And as you can see in the photos above, the plug for the IOTA is easily accessible yet tucked out of the way under the edge of the gaucho, whether plugged in or not, and when in the stowed position, the first photo, it stays put even when I’m driving some pretty ratty roads.
But I have to admit that not everything about the IOTA has been peaches and cream.
The internal smart-charge module installed in mine has an external LED. You’re supposed to be able to tell what mode the charger is in by the rate this little green light is flashing. I guess it’s better than nothing as long as the charger is mounted where the LED can be seen (And how often does that happen? These kinds of things are usually buried in out-of-the-way corners somewhere. Yet another example of a desk-bound jockey with no field experience doing the design work.) but turns out that this LED is doing its thing whether the charger is plugged in or not! It clearly operates off of battery voltage and not directly off of charger output.
Now you might think this is no big deal. After all, my IOTA is buried under the gaucho so who cares what that tiny LED is doing, right? Well – wrong. Go back to the first or second photo for a moment. See that big vent-cover I have over the only slightly less big hole in the side of the gaucho? I put that there because the TripLite would get hot, especially during a Texas summer, so I wanted to give it all the ventilation I could. Now that LED seems pretty small doesn’t it? But at night, with the lights off and me trying to sleep, it still manages to throw a whole lot of light through that vent cover and I end up with a magazine sized patch of glowing green light there on the floor next to the vent, a patch of pulsating glowing green light.
Now I can sleep through truck engines, both idling and pulling in/out of truck-stops, through a row of 6 screaming 150 ton screw-compressors driving the data center air-conditioning, (For ten years I lived in The Van behind the data center during the week.) through cars pulling in and out around me in Walmart or rest area parking lots, (Yet I have no trouble hearing an alarm which is kind of weird.) but for my entire geekish working life I’ve been conditioned to various indicator and warning lights, so, like I’ve had to do with smoke, CO, and LP detectors, with charging devices and laptops, with TV’s, microwaves and modems (Yes, those last three are only at the house but remember that we live in a single room so all that stuff is right there with us at night.) if I want to get any sleep I’ve got to do something about the stray lights that technology has been insidiously slipping into our lives. (They say blue is the worst and, of course, that’s the color of the only LED on my phone that I can’t turn off, so I have to make sure the phone is laying on its face to hide that little sucker.)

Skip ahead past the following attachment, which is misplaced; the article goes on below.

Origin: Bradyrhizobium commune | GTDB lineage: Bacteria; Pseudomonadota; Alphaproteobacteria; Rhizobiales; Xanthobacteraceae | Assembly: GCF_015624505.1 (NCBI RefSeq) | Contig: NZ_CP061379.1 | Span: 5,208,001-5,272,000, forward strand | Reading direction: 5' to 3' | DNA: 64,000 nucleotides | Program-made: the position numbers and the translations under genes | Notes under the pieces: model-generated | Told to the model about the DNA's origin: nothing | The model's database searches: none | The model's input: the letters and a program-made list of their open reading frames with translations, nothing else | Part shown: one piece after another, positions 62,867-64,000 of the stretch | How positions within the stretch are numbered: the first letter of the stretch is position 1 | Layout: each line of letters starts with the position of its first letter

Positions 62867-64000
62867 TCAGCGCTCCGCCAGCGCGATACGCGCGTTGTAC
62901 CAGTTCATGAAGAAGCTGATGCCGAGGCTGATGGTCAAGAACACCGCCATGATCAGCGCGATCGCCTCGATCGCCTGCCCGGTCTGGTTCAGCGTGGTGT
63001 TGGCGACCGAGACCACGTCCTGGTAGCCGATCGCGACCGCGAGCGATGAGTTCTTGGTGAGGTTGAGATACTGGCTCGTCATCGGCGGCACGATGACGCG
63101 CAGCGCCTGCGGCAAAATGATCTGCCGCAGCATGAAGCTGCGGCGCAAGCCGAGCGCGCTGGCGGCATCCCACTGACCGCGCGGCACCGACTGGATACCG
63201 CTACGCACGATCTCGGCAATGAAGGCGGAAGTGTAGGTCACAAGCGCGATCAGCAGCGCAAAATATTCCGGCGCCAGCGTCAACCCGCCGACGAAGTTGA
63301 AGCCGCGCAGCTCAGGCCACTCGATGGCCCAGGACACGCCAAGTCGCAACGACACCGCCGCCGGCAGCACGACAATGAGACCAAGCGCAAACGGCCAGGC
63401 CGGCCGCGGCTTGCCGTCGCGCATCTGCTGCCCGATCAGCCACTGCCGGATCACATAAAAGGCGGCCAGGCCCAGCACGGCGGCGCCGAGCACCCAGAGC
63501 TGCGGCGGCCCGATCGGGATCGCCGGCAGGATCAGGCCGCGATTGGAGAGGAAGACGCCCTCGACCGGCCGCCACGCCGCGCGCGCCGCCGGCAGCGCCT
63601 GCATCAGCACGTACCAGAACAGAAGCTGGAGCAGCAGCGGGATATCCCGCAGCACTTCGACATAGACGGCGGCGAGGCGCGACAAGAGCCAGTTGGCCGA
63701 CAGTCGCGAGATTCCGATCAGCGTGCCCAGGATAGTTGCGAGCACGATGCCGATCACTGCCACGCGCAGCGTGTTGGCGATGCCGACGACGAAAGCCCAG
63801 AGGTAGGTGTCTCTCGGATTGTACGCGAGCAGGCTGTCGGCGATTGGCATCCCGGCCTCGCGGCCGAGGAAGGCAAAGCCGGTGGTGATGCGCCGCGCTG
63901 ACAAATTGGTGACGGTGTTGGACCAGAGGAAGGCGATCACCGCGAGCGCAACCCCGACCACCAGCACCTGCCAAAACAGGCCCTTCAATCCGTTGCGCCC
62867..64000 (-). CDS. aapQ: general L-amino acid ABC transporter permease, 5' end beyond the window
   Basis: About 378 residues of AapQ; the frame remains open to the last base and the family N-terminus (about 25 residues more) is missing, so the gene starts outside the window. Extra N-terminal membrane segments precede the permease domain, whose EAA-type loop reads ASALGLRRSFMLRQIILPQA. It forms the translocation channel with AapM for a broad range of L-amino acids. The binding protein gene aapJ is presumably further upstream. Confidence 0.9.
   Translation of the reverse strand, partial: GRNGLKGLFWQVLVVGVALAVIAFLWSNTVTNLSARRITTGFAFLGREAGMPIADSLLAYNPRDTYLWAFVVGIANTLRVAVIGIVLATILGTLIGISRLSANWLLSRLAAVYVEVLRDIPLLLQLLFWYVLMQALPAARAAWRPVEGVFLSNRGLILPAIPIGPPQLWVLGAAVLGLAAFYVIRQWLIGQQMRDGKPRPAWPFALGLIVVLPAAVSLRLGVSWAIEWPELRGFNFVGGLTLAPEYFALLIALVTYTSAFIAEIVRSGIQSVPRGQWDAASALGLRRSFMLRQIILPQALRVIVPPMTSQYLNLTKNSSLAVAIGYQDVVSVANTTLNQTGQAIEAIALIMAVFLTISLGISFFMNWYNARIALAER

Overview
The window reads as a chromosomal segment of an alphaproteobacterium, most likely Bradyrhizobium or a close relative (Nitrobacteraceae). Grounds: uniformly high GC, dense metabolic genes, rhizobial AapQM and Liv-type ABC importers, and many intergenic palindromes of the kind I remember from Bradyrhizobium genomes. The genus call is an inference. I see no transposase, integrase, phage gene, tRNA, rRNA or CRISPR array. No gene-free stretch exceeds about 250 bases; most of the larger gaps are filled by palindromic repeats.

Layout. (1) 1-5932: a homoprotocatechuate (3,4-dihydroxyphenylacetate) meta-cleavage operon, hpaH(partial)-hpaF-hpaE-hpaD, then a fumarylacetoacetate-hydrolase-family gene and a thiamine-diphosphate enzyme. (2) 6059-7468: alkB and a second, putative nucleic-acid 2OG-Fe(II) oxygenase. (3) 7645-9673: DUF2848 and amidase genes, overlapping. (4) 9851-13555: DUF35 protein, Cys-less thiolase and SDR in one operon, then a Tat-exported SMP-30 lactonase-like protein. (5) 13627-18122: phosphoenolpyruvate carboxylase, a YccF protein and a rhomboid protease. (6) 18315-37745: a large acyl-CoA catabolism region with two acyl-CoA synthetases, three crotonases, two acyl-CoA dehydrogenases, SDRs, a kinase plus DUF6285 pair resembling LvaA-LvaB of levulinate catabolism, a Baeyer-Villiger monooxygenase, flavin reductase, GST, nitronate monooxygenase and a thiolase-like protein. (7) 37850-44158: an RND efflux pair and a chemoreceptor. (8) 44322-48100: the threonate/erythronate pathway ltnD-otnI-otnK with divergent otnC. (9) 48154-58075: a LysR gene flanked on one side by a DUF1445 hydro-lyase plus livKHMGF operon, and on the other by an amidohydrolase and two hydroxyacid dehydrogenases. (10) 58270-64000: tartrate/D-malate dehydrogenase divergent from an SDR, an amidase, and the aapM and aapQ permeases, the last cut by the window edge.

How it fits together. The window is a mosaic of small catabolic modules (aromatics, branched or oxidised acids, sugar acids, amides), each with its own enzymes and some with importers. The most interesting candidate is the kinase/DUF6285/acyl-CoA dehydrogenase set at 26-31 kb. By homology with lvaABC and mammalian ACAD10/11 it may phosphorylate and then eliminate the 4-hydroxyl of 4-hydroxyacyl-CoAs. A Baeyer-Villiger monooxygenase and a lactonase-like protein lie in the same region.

Fortunately ‘doing something about the lights’ is usually as simple as cutting off a short bit of electrical tape and slapping it over the offender, which is what I’ve done to the IOTA.
If that turns out to be the worst thing about my IOTA experience I think I have a winner on my hands.